Monday, August 8, 2011

European Basketball the New NBA

By Jonathan Ryan Davis

With the lockout lingering, triggering the odds of the 2011-12 NBA season happening to drop faster than the Cavaliers’ odds of winning the NBA title after BronBron left, it appears Euro Ball may become NBA Part Deux.  Each week, more and more NBA players are signing deals with European squads.  Additionally, the NBA’s top players are now seriously joining DWill across the Atlantic.

If they all decide to sign with new teams, could European basketball supplant the NBA for fans?  Could NBA fans feed their basketball needs by watching their favorite players in different uniforms, playing different rules, and an alternative style of basketball?  Would the great migration of NBA fans to Europe change the landscape of European Basketball or would the NBA players be forced to adapt to the Euro style?

To the first question, Euro ball could replace the NBA for diehard fans, but not the casual fan.  The difficulty for these diehards would be the ability to consistently watch their favorite players on TV.  A simple, and potentially smart, decision would be for networks like ESPN and TNT to sign contracts with the Euro leagues to televise a certain number of games a week.  This would make the Euro game more accessible to American basketball fans, which would both benefit the fans themselves and bring a new audience (and dollars) to European teams.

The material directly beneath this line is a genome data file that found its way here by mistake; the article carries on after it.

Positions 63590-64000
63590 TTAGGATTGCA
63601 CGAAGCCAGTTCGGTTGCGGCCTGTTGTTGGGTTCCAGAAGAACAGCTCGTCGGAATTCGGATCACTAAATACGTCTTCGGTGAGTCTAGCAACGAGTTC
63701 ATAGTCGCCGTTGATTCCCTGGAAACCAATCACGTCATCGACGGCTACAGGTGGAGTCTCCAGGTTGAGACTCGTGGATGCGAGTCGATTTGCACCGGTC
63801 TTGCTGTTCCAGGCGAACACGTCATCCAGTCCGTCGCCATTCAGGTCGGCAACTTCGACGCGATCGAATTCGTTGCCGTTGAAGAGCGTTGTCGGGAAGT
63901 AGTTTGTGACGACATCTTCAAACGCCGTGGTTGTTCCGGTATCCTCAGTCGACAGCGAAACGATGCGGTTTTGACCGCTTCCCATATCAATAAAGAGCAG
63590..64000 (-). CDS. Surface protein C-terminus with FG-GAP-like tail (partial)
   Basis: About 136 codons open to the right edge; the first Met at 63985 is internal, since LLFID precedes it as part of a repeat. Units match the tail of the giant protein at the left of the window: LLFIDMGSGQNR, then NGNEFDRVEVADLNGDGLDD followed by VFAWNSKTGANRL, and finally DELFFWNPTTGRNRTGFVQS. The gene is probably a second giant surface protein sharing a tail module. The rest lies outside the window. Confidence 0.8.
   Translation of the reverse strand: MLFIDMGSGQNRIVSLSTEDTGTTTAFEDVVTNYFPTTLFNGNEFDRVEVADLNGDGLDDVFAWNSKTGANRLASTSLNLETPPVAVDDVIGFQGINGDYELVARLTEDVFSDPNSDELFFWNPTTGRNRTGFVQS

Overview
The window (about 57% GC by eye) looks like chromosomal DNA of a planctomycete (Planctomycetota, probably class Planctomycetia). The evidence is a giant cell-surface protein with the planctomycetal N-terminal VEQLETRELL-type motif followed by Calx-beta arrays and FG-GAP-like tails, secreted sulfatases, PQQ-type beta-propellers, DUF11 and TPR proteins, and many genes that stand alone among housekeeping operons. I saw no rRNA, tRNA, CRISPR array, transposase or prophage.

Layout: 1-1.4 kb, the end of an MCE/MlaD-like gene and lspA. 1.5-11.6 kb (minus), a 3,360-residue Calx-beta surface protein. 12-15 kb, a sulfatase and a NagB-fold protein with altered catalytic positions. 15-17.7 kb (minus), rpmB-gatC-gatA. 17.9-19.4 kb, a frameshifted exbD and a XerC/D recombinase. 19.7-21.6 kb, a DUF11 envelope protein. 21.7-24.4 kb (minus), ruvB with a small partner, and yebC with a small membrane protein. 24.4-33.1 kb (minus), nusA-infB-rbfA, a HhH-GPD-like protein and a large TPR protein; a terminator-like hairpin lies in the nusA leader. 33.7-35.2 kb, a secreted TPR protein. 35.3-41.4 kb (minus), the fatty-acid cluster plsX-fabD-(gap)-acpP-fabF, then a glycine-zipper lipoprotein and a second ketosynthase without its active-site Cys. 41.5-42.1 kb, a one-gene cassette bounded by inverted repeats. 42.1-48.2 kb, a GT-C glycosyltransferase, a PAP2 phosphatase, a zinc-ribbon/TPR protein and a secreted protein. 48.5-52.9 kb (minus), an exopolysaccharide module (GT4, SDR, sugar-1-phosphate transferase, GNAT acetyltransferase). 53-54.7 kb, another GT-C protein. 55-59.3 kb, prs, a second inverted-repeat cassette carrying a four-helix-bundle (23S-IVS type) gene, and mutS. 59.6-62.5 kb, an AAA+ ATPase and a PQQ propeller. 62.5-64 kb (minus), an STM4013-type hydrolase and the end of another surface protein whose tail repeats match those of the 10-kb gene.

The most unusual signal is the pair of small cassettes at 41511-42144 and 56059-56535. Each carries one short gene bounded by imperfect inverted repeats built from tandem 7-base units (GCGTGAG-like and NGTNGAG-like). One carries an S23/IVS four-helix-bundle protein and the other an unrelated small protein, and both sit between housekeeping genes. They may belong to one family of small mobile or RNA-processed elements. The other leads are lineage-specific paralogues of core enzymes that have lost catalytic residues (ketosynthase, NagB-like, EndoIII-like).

For any NBA fan, it is fun to watch your favorite players play with new teammates.  That is one reason why watching the Olympics and the World Championships is so intriguing.  Seeing Nicolas Batum play with Nancy or LMA join one of the Turkey teams could allow us to see a new side of our favorite players, a side they could bring back to the Blazers once the lockout ends.

If a great migration of NBA talent boarded overpriced jets to play in Europe, the fear for European teams would be that the Euro style of basketball would change.  Instead of a game based on “team,” continuity, passing, ball movement, and pure shooting, athleticism would trump the elegance of their game, just as it has in the NBA.  Yet there is a large group of fans who prefer the more athletic game, and odds are, a great deal of European fans would accept it like capitalism after the Cold War.

For the sake of enjoying our beloved Blazers next year, let’s hope this migration does not occur.  But if it does, let’s look at the positives about our men in red, black, and white playing the game they love in a new city with different accents.

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